Does Texas have too many renewables?

Source: By Edward Klump, E&E News reporter • Posted: Wednesday, December 18, 2019

HOUSTON — For a place that’s synonymous with oil and gas, Texas has a lot riding on renewable energy.

No state can match its installed wind power capacity. Solar generation is about to surge. And a new report shows both wind and solar helping to push the reserve cushion for Texas’ main electricity market to 10.6% and beyond.

All of that is generating applause — but also some concern about grid reliability, considering the intermittent nature of wind and solar.

“Will they have peak supply available at the time of peak demand?” asked Ed Hirs, an energy fellow at the University of Houston.

In this case, “they” means operators at the Electric Reliability Council of Texas, which manages the state’s primary power grid. The reserve margin is used to express how much extra capacity the grid operator has to serve potential peak demand. ERCOT has tweaked its calculations and now incorporates bigger percentages from renewables into its forecasts.

ERCOT manages a wholesale market where generators rely on the price of power — including potential summer spikes — to make money. Its outlook is important in part because the rest of the U.S. power sector keeps an eye on Texas and its approach.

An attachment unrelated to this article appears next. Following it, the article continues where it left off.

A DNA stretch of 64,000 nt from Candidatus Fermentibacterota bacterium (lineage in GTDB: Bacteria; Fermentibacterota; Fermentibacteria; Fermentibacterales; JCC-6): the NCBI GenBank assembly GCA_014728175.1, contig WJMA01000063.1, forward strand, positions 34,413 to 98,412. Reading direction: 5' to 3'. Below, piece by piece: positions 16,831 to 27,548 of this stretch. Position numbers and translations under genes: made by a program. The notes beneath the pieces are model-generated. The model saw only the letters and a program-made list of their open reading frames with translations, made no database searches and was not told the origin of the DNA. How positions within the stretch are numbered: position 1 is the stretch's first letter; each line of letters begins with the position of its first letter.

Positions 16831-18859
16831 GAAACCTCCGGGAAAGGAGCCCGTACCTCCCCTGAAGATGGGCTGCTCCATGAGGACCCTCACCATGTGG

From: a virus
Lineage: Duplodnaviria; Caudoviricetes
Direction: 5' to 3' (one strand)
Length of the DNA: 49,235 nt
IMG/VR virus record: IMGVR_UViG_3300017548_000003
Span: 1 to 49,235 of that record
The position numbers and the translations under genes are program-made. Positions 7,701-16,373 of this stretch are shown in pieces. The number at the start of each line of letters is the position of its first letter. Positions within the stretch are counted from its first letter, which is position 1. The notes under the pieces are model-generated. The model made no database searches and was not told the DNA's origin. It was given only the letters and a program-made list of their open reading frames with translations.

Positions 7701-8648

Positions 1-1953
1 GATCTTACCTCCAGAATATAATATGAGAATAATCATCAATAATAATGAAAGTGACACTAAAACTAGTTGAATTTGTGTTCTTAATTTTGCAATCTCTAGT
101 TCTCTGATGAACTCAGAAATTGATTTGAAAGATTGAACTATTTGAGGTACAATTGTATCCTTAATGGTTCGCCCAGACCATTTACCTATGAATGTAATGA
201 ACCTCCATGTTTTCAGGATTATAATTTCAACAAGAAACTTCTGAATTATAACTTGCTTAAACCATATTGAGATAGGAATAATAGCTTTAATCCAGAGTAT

During times of peak power demand, roughly 12% of the ERCOT region’s capacity for next summer may be tied specifically to wind and solar, according to projections. And the share for those renewables under peak demand conditions is slated to top 19% in 2022. Two years ago, an ERCOT report looking toward summer 2018 put a comparable wind and solar share at about 6.9%.

Grid problems are by no means ensured for Texas, and market watchers point out that ERCOT has had success in managing an evolving resource mix.

But there’s a sense among critics and observers alike that the situation should be monitored closely. Record demand next summer could again test a system that got through this year’s hottest months without rotating outages but did see a couple of days with emergency conditions and some calls for conservation (Energywire, Aug. 23).

To Bill Peacock, vice president of research at the Texas Public Policy Foundation, the 10.6% reserve margin — which is larger than last summer — is both good and bad. TPPF, a conservative think tank, has long fought renewables subsidies and credits because of what it considers market distortions, and Peacock said relying on wind and solar is worrisome even if larger margins are nice.

While the reserve looks better, “a lot of that is going to be dependent on whether the wind is blowing or the sun is shining,” he said.

Cyrus Reed, interim director of the Lone Star Chapter of the Sierra Club, acknowledged that the energy output from wind and solar depends on weather conditions.

But he said predictions about the limits of such resources haven’t panned out. He said ERCOT’s region is on track to have more than 20% of power provided by renewables in 2019. And a number of days have seen periods when renewables provided more than 50% of the power.

“The doomsday predictions haven’t come true,” Reed said.

‘They just get bigger’

The American Wind Energy Association says Texas has more than 27,000 megawatts of installed wind capacity. And the state has more than 3,400 MW of installed solar capacity, according to data released by the Solar Energy Industries Association.